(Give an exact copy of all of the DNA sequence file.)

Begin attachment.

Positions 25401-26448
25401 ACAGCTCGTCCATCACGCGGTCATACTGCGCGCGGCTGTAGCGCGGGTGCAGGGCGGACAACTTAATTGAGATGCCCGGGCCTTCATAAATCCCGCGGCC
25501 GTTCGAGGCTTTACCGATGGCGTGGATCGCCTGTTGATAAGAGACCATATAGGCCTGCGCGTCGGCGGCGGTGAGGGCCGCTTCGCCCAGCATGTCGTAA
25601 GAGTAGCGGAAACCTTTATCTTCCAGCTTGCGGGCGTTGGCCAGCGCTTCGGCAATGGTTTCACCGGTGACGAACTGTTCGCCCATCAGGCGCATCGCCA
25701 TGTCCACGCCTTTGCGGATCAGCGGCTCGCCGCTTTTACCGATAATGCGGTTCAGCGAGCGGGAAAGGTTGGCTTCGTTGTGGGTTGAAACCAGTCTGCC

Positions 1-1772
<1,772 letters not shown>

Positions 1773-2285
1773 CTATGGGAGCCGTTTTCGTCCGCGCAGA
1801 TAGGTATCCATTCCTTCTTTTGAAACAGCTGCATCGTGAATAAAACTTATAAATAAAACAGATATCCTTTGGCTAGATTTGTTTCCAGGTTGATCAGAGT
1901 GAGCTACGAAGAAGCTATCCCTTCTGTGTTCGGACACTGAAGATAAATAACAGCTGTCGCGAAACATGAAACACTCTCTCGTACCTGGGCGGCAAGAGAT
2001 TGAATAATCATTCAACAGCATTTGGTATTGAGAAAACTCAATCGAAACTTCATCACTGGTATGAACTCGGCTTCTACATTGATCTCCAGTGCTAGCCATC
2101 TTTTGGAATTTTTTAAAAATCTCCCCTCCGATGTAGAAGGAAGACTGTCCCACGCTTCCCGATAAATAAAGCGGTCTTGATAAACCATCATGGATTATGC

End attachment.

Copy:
Positions 25401-26448
25401 ACAGCTCGTCCATCACGCGGTCATACTGCGCGCGGCTGTAGCGCGGGTGCAGGGCGGACAACTTAATTGAGATGCCCGGGCCTTCATAAATCCCGCGGCC
25501 GTTCGAGGCTTTACCGATGGCGTGGATCGCCTGTTGATAAGAGACCATATAGGCCTGCGCGTCGGCGGCGGTGAGGGCCGCTTCGCCCAGCATGTCGTAA
25601 GAGTAGCGGAAACCTTTATCTTCCAGCTTGCGGGCGTTGGCCAGCGCTTCGGCAATGGTTTCACCGGTGACGAACTGTTCGCCCATCAGGCGCATCGCCA
25701 TGTCCACGCCTTTGCGGATCAGCGGCTCGCCGCTTTTACCGATAATGCGGTTCAGCGAGCGGGAAAGGTTGGCTTCGTTGTGGGTTGAAACCAGTCTGCC

Positions 1-1772
<1,772 letters not shown>

Positions 1773-2285
1773 CTATGGGAGCCGTTTTCGTCCGCGCAGA
1801 TAGGTATCCATTCCTTCTTTTGAAACAGCTGCATCGTGAATAAAACTTATAAATAAAACAGATATCCTTTGGCTAGATTTGTTTCCAGGTTGATCAGAGT
1901 GAGCTACGAAGAAGCTATCCCTTCTGTGTTCGGACACTGAAGATAAATAACAGCTGTCGCGAAACATGAAACACTCTCTCGTACCTGGGCGGCAAGAGAT
2001 TGAATAATCATTCAACAGCATTTGGTATTGAGAAAACTCAATCGAAACTTCATCACTGGTATGAACTCGGCTTCTACATTGATCTCCAGTGCTAGCCATC
2101 TTTTGGAATTTTTTAAAAATCTCCCCTCCGATGTAGAAGGAAGACTGTCCCACGCTTCCCGATAAATAAAGCGGTCTTGATAAACCATCATGGATTATGC